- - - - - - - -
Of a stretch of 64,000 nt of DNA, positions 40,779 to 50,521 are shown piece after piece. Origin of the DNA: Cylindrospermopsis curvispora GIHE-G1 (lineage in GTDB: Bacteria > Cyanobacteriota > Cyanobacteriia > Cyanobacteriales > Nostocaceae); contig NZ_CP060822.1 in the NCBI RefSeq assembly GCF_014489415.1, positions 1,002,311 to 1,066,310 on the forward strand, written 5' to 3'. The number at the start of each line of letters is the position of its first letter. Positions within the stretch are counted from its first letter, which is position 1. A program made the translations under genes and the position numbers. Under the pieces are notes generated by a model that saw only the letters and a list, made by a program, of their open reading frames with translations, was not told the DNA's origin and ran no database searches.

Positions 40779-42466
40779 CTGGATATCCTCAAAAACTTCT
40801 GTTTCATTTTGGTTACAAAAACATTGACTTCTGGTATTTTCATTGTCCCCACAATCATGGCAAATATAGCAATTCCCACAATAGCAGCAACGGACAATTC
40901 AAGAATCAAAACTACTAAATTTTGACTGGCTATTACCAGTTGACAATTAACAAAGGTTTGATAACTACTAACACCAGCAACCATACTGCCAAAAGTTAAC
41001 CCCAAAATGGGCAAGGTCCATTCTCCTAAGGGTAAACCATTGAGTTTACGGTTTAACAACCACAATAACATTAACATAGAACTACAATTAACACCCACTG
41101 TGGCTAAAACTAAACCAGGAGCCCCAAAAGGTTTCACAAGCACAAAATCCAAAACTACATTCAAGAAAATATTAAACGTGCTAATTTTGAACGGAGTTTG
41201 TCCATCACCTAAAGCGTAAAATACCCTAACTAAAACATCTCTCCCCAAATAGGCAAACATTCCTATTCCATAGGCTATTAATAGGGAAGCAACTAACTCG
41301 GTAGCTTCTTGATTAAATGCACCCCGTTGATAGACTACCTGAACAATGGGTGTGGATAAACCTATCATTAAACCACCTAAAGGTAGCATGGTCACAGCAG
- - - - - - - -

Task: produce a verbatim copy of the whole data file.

Of a stretch of 64,000 nt of DNA, positions 40,779 to 50,521 are shown piece after piece. Origin of the DNA: Cylindrospermopsis curvispora GIHE-G1 (lineage in GTDB: Bacteria > Cyanobacteriota > Cyanobacteriia > Cyanobacteriales > Nostocaceae); contig NZ_CP060822.1 in the NCBI RefSeq assembly GCF_014489415.1, positions 1,002,311 to 1,066,310 on the forward strand, written 5' to 3'. The number at the start of each line of letters is the position of its first letter. Positions within the stretch are counted from its first letter, which is position 1. A program made the translations under genes and the position numbers. Under the pieces are notes generated by a model that saw only the letters and a list, made by a program, of their open reading frames with translations, was not told the DNA's origin and ran no database searches.

Positions 40779-42466
40779 CTGGATATCCTCAAAAACTTCT
40801 GTTTCATTTTGGTTACAAAAACATTGACTTCTGGTATTTTCATTGTCCCCACAATCATGGCAAATATAGCAATTCCCACAATAGCAGCAACGGACAATTC
40901 AAGAATCAAAACTACTAAATTTTGACTGGCTATTACCAGTTGACAATTAACAAAGGTTTGATAACTACTAACACCAGCAACCATACTGCCAAAAGTTAAC
41001 CCCAAAATGGGCAAGGTCCATTCTCCTAAGGGTAAACCATTGAGTTTACGGTTTAACAACCACAATAACATTAACATAGAACTACAATTAACACCCACTG
41101 TGGCTAAAACTAAACCAGGAGCCCCAAAAGGTTTCACAAGCACAAAATCCAAAACTACATTCAAGAAAATATTAAACGTGCTAATTTTGAACGGAGTTTG
41201 TCCATCACCTAAAGCGTAAAATACCCTAACTAAAACATCTCTCCCCAAATAGGCAAACATTCCTATTCCATAGGCTATTAATAGGGAAGCAACTAACTCG
41301 GTAGCTTCTTGATTAAATGCACCCCGTTGATAGACTACCTGAACAATGGGTGTGGATAAACCTATCATTAAACCACCTAAAGGTAGCATGGTCACAGCAG